Hammond hails economy's 'underlying strength' after borrowing falls
Chancellor Philip Hammond said there was "underlying strength" in the British economy as government borrowing fell to its lowest level in June since 2007.
The Office for National Statistics (ONS) said public sector net borrowing excluding public sector banks hit £7.8 billion last month, down £2.2 billion compared to last year and below economists expectations of £9.5 billion.
The ONS said public sector net debt excluding banks climbed by £47.6 billion to £1,620.7 billion over the period, the equivalent to 84% of gross domestic product (GDP).
The lower-than-expected borrowing figures come as a last hurrah for George Osborne who has been ousted as chancellor and seen his target of a budget surplus by 2020 scrapped by new Prime Minister Theresa May.
Mr Hammond said: "These public finance figures highlight the underlying strength of the British economy. Ahead of the referendum monthly borrowing continued to fall, with the deficit in June the lowest it has been since 2007.
"As our economy now adjusts to reflect the referendum decision it is clear we will do so from a position of economic strength."
It means that in the financial year to date, the Government has borrowed £25.6 billion, a fall of more than 8% or £2.3 billion compared with June 2015, the ONS said.
Mr Osborne had been looking to hit forecasts set by the Office for Budget Responsibility (OBR), which said the UK would have a budget surplus of £10.4 billion in 2019/20 and £11 billion the year after.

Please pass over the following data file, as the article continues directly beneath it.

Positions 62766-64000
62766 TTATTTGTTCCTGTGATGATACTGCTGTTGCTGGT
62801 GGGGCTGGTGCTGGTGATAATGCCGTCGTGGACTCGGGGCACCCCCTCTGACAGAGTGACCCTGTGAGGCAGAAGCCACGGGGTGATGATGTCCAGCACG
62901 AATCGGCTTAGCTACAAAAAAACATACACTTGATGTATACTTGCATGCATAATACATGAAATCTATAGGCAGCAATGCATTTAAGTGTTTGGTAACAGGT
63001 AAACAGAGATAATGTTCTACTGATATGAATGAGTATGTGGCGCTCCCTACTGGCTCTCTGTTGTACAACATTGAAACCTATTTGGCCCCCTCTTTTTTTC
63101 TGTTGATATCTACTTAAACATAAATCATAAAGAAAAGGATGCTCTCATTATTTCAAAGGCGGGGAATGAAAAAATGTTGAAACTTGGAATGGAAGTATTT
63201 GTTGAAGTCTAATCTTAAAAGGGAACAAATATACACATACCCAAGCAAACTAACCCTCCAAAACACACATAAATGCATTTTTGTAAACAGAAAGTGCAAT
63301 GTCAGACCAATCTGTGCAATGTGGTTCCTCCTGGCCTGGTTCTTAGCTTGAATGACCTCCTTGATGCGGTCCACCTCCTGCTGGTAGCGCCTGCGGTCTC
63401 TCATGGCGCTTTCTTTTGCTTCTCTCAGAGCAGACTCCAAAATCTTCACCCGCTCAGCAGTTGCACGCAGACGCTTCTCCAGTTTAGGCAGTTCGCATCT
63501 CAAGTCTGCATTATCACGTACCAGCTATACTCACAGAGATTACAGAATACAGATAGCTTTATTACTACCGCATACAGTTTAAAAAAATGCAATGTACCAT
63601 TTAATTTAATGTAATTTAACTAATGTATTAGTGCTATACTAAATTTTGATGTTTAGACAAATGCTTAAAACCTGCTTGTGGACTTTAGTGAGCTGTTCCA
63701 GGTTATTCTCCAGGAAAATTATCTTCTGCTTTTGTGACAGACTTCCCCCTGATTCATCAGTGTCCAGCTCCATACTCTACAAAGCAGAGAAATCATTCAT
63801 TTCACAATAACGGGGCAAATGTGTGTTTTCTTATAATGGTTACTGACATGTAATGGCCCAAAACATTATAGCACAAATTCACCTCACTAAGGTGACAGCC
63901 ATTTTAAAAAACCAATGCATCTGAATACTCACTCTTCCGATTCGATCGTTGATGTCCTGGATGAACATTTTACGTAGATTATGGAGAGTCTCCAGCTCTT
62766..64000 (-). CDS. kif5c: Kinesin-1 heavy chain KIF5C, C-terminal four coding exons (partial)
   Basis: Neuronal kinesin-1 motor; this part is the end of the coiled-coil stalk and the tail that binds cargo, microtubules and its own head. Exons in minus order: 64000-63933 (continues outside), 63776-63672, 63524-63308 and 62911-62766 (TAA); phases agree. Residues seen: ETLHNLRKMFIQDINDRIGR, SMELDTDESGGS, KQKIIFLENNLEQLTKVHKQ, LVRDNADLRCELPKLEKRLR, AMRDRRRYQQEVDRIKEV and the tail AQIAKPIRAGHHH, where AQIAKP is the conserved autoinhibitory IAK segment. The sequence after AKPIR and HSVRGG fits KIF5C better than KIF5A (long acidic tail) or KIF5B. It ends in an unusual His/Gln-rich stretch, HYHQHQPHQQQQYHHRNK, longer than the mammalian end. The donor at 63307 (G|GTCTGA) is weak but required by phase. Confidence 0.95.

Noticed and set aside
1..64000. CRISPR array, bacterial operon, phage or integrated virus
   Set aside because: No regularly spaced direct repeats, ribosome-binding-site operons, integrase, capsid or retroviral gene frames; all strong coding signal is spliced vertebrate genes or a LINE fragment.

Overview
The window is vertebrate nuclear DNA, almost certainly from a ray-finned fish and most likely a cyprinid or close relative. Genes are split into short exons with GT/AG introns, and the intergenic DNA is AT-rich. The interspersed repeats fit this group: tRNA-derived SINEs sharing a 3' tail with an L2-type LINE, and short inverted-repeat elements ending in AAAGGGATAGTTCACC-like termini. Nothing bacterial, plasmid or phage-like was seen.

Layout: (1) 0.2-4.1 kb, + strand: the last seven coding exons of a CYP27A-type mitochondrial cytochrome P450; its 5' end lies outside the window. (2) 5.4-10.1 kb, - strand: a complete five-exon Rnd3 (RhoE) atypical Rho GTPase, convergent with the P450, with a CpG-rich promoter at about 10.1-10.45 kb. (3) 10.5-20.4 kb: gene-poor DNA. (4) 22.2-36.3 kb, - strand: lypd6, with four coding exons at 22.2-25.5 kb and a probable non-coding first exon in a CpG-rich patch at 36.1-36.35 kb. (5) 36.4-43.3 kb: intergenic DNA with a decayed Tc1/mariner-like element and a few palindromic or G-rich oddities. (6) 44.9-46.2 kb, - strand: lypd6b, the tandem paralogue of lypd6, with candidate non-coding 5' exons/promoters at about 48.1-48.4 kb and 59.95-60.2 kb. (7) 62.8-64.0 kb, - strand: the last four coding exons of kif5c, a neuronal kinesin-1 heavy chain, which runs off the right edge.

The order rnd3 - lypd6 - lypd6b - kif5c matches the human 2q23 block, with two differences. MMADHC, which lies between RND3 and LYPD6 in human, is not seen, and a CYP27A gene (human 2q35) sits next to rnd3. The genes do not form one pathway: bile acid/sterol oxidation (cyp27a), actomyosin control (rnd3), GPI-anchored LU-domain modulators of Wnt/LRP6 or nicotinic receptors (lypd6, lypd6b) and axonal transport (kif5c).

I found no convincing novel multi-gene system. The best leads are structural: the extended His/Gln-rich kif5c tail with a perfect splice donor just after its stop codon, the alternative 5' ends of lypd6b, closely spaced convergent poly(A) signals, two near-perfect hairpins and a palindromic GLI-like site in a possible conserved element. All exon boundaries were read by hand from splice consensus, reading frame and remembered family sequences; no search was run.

However, Mr Hammond has indicated that the Government may take advantage of the cheap cost of borrowing to push fresh investment into the UK in the hope of bolstering productivity.
The ONS said the Government's coffers were lifted by a £2 billion rise in receipts to £49 billion in June, compared with the same month last year.
It was helped by an 11% increase in national insurance contributions, while corporation tax rose 4.6% and VAT receipts stepped up by 1.8%.
However, this was swallowed up after a £700 million rise in Government expenditure to £58.5 billion over the period.
Howard Archer, chief UK and European economist at IHS Global Insight, said the figures were a "welcoming present" for Mr Hammond " but things are likely to head downhill as the vote for Brexit takes a toll on economic activity and the public finances".
He added: "The United Kingdom's decision to leave the European Union in June's referendum poses a major threat to the public finances with markedly reduced growth prospects set to take a toll on tax receipts in particular. Consequently, the Government has abandoned the target of a budget surplus in 2019/20.
Samuel Tombs, chief UK economist at Pantheon Macroeconomics, said that despite June's figures, the Government's efforts to repair the public finances have been "disappointingly slow".
He added: "The Government is estimated to have borrowed £75.3 billion in 2015/16, exceeding the OBR's forecast by £3 billion.
"Meanwhile, overshoots in April and May mean that borrowing in the first three months of 2016/17 has been only 8.3% lower than in the previous year. Borrowing therefore is on course to overshoot the OBR's forecast of £55.5 billion by around £14 billion."